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question on degradation of internal energy

question on degradation of internal energy - Chemistry Forum

question on degradation of internal energy - Chemistry Forum. Discuss chemical reactions, chemistry.


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  #1  
Old 10-24-2003, 12:30 AM
ChemStudent
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Default question on degradation of internal energy



Does somebody understand well what are the fundamental reasons for
degradation of system's internal energy into heat (some books say
degradation of work into heat) during irreversible processes? Or the
reasons vary on a system to system basis? Or it's just a cyclic
definition: "irreversible processes are those in which portion of
system's internal energy transforms into heat" and "portion of
system's internal energy always transforms into heat in irreversible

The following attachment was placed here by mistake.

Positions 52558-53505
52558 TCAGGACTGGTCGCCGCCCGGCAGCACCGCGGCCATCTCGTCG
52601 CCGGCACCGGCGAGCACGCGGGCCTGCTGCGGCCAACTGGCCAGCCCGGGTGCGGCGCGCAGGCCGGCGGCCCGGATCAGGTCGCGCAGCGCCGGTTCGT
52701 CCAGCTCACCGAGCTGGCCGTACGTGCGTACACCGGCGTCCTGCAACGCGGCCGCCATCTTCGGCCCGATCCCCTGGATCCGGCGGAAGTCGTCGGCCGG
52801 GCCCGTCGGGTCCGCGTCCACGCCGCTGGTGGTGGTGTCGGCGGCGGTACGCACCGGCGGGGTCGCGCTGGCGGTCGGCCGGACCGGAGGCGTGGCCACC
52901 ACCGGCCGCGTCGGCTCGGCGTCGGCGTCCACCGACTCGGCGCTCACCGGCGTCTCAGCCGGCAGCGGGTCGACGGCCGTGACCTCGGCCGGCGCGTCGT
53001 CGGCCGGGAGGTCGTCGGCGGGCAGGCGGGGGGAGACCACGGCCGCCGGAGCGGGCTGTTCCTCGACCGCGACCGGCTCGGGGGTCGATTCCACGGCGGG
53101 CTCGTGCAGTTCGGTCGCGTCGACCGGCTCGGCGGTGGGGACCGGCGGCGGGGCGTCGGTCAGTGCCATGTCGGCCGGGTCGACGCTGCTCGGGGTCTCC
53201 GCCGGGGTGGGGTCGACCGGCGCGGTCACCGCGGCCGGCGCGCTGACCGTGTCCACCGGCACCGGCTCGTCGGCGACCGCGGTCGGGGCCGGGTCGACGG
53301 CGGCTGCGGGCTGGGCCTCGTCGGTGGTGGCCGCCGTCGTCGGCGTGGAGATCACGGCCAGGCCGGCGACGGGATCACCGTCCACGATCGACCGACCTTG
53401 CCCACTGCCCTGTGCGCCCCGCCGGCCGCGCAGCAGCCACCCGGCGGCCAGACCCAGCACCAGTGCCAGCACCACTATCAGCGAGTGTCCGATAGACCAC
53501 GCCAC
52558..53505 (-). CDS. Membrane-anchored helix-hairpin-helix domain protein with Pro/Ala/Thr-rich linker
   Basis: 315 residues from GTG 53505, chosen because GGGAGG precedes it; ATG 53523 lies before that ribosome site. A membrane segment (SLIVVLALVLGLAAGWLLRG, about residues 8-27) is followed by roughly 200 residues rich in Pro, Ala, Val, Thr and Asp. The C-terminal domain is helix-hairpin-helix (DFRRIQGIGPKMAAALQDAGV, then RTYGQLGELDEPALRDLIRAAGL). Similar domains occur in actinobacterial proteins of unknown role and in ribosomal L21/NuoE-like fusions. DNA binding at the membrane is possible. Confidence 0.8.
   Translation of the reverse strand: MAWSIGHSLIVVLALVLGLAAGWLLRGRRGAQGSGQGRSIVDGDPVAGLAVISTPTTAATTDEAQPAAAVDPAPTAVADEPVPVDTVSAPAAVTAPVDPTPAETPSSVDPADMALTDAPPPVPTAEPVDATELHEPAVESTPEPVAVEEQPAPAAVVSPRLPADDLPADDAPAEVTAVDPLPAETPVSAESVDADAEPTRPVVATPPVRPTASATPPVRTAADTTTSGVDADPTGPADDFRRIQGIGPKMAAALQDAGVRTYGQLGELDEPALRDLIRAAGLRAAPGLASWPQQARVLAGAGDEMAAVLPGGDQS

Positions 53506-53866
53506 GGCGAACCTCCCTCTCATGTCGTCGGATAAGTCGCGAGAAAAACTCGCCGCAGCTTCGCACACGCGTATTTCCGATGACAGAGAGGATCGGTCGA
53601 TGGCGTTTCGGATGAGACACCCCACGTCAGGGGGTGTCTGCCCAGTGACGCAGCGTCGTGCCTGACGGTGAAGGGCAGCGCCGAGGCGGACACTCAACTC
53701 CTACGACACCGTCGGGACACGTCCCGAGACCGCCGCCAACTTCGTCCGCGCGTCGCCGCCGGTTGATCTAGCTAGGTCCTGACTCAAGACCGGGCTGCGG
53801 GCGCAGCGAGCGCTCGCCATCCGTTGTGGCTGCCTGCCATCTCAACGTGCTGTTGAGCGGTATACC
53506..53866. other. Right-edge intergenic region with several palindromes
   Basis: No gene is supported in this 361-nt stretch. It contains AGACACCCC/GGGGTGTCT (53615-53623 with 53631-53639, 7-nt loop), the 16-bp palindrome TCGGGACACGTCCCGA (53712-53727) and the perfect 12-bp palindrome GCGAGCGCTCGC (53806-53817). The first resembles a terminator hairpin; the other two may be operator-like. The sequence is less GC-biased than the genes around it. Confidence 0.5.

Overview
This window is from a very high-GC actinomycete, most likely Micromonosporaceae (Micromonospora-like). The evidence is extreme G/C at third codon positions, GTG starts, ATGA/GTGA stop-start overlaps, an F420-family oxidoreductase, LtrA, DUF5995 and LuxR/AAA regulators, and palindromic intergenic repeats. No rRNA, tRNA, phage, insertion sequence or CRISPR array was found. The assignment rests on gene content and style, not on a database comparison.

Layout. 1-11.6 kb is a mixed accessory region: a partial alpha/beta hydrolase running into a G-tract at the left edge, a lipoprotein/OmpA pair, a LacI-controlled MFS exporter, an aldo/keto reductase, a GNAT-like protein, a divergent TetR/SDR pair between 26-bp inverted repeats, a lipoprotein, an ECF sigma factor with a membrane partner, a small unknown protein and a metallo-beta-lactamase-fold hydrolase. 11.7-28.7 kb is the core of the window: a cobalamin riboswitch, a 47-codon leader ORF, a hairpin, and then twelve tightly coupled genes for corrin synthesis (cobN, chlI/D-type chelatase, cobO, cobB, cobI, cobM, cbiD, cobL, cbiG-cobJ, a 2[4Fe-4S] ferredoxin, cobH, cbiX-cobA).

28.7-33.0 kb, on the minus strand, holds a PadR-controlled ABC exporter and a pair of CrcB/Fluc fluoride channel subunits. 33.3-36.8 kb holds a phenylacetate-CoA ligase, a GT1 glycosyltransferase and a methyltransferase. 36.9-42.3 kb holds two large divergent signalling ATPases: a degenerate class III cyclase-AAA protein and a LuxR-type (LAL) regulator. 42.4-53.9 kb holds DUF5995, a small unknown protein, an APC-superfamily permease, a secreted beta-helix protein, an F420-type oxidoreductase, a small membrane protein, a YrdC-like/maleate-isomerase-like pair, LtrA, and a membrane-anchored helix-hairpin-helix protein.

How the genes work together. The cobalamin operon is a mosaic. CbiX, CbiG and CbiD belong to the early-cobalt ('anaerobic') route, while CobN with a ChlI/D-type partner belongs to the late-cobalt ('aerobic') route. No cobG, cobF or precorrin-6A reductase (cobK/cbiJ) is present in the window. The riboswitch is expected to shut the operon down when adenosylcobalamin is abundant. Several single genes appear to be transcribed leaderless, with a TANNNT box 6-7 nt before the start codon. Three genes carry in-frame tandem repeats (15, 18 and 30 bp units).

processes"? The classic textbook example of a cylinder with a
frictionless piston and sand on the top does not explain fundamental
reasons, as for me.
Textbooks say that the systems in equilibrium cannot do work.
However, in the same books, reversible process is represented as a
chain of equilibrium states. The work done by this "chain" process is
maximum possible. Another contradiction I have trouble with.
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Old 10-24-2003, 04:45 AM
Terry Wilder
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"ChemStudent" <[Only registered users see links. ]> wrote in message
news:[Only registered users see links. ] ...

Well then think of one with friction!


You can think of this as a mere abstraction to the infinite, of those
systems that pass through a finite number of equilibrium states.


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Old 10-25-2003, 11:04 PM
William Penrose
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Default question on degradation of internal energy

On 23 Oct 2003 17:30:06 -0700, [Only registered users see links. ] (ChemStudent)
wrote:


Is your question, 'Why do all systems tend toward disorder?'

There is no answer. The tendency for entropy to increase is the
mainspring that drives the Universe. It is a *cause*, not an answer.

If you insist on an answer, consult your nearest Bible, Koran, etc.

Bill Penrsoe

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